Everyone Has the Ability to Do Great Things
November 11, 2006
A variety of scientific studies seem to indicate that success is connected more to hard work and training than natural ability.
British researchers conclude their extensive study of the subject by saying:
"The evidence we have surveyed ... does not support the [notion that] excelling is a consequence of possessing innate gifts."
Scores of studies conducted over roughly the last 15 years have found no evidence of high-level performance without experience or practice. Even the most accomplished people need about 10 years of hard work before they become greats in their field, a pattern seen so frequently that researchers have dubbed it the 10-year rule.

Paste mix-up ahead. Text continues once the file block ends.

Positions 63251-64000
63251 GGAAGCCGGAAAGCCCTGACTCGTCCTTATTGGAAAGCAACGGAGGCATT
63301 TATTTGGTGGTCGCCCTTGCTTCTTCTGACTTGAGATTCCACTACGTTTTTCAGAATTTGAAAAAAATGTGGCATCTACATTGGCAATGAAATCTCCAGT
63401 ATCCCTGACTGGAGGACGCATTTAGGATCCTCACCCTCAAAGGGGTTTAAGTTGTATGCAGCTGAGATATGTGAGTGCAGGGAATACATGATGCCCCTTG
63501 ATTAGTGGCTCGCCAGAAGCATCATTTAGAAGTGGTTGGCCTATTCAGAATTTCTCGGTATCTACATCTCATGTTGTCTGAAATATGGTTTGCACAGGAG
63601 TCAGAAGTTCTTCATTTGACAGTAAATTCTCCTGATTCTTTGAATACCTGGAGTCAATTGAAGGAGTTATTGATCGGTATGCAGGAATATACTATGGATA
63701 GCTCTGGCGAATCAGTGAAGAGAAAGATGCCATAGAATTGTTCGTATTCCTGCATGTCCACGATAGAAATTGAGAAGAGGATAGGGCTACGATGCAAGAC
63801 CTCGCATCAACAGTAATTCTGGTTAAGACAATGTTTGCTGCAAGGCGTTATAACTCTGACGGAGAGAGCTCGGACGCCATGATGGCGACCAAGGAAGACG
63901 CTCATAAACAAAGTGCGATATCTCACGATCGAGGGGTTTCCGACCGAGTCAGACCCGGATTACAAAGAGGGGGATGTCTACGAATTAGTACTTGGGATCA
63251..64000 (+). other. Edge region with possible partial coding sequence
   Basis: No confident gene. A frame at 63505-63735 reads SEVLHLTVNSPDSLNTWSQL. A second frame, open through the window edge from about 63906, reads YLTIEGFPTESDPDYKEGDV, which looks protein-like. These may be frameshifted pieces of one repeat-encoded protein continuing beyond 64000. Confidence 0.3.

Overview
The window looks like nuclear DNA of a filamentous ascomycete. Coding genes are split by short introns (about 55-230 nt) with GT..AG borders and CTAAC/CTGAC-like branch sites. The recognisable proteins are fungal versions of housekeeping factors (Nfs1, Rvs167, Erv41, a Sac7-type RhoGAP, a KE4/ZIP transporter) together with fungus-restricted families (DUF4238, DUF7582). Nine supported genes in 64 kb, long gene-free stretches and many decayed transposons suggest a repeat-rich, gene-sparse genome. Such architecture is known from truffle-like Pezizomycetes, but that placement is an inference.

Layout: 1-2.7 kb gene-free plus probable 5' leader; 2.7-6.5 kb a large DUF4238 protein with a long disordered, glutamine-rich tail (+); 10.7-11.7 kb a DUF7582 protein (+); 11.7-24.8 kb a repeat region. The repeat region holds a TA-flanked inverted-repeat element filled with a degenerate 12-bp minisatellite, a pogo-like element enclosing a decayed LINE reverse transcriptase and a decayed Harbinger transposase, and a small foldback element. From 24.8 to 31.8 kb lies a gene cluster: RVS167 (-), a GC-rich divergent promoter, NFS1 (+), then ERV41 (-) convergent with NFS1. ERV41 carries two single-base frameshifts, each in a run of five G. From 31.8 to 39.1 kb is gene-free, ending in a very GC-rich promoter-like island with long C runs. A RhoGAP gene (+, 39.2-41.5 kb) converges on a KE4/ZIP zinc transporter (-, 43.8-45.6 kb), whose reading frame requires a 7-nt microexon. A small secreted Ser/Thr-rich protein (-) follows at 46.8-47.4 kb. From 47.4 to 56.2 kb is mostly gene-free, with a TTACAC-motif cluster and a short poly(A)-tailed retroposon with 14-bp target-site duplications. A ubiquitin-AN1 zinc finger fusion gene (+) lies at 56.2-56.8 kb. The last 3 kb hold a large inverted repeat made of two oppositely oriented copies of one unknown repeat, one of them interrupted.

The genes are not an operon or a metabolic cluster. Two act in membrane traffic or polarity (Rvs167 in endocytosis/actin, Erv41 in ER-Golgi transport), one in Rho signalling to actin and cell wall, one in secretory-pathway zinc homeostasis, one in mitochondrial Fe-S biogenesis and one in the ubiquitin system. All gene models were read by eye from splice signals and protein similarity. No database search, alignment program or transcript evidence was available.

Even Bobby Fischer, who became a chess grandmaster at 16, had nine years of intensive study first.
And the 10-year rule is considered a minimum rather than an average; in many fields, including music and literature, 20 or 30 years' experience is often needed. The key seems to be a process called deliberate practice: regular, focused, intense efforts to improve toward measurable goals.